John S. Tibbs was one of the pioneers in water shipping, and he was succeeded by M.A. Church. Another was the Ramsey and Turner Water Company. The most famous was the Ozarka Water Company which shipped water for over a quarter of a century, from Eureka Springs, Arkansas.
Tibbs and Church are always shown in old pictures at the Basin Spring. Ramsey and Turner used Mystic Spring but said that they would get it from any spring requested. Ozarka's came from Ozarka Spring and, as it was situated above the train depot, the water was piped directly into glass lined rail cars. There were distributors that bottled it when the rail cars arrived at their destinations. Ozarka's water was also served aboard all Frisco trains.
Fiscal responsibility, pragmatic management, and a touch of whimsy combined to make the Frisco a railroad beloved by all its fans, by the Frisco People, and by those who did business with the road and those who worked for the road, or at least wished they had.
The Frisco merged with, and was assimilated into, the Burlington Northern on November 21, 1980, but most of its lines are still in service today with BNSF or various short lines.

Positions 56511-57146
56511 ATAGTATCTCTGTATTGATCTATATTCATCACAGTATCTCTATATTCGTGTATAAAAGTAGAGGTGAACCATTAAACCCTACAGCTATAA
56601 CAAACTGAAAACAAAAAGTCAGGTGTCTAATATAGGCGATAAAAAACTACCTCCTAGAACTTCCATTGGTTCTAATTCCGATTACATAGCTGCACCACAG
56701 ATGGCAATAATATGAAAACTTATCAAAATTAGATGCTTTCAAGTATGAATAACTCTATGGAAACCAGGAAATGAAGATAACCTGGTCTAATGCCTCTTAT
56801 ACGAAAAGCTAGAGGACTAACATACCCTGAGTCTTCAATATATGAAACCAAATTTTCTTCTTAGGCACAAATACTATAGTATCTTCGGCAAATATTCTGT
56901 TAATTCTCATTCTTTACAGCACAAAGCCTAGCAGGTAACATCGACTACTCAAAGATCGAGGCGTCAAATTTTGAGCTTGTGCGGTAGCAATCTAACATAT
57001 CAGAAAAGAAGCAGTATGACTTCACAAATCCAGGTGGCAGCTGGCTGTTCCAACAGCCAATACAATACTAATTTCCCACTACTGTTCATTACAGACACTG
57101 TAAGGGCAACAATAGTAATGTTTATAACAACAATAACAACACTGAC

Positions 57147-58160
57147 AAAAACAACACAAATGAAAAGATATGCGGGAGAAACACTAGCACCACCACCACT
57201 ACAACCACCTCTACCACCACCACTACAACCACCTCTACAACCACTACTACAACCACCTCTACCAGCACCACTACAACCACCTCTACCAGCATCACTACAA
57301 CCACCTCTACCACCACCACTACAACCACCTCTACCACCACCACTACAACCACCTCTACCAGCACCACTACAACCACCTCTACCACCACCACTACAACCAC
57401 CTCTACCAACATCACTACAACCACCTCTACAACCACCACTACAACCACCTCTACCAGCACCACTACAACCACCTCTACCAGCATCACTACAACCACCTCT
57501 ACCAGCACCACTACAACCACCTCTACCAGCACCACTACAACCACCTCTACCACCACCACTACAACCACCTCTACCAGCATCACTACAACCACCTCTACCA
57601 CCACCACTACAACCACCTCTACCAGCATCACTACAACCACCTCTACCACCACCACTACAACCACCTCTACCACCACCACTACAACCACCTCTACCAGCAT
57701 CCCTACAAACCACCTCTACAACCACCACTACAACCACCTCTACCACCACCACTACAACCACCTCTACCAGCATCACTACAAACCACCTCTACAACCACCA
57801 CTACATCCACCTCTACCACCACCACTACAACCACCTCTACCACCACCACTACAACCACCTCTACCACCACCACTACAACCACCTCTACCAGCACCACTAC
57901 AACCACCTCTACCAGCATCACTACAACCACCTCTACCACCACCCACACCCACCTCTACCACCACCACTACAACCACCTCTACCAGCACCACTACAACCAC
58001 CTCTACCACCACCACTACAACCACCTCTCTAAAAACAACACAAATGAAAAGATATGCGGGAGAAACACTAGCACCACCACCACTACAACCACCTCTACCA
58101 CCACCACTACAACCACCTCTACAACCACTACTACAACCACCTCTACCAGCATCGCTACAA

Discovering Eureka is a blog series where we seek to discover the unique things that make up Eureka Springs. There is so much to see, experience and explore here in Eureka Springs and in this series we will take time to give you the local perspective on what to do, where to go, what to see and how did this become something significant for our town. Take a moment to check out the different chapters in this blog series on www.iloveureka.com
All of the historic research for this non-revenue generating community blog is complied by using various methods and resources widely available. I often find information from public libraries, magazines, books, historical publications, websites, other blogs, and much more. This story was compiled with the help of http://frisco.org/mainline/about-the-frisco-railroad/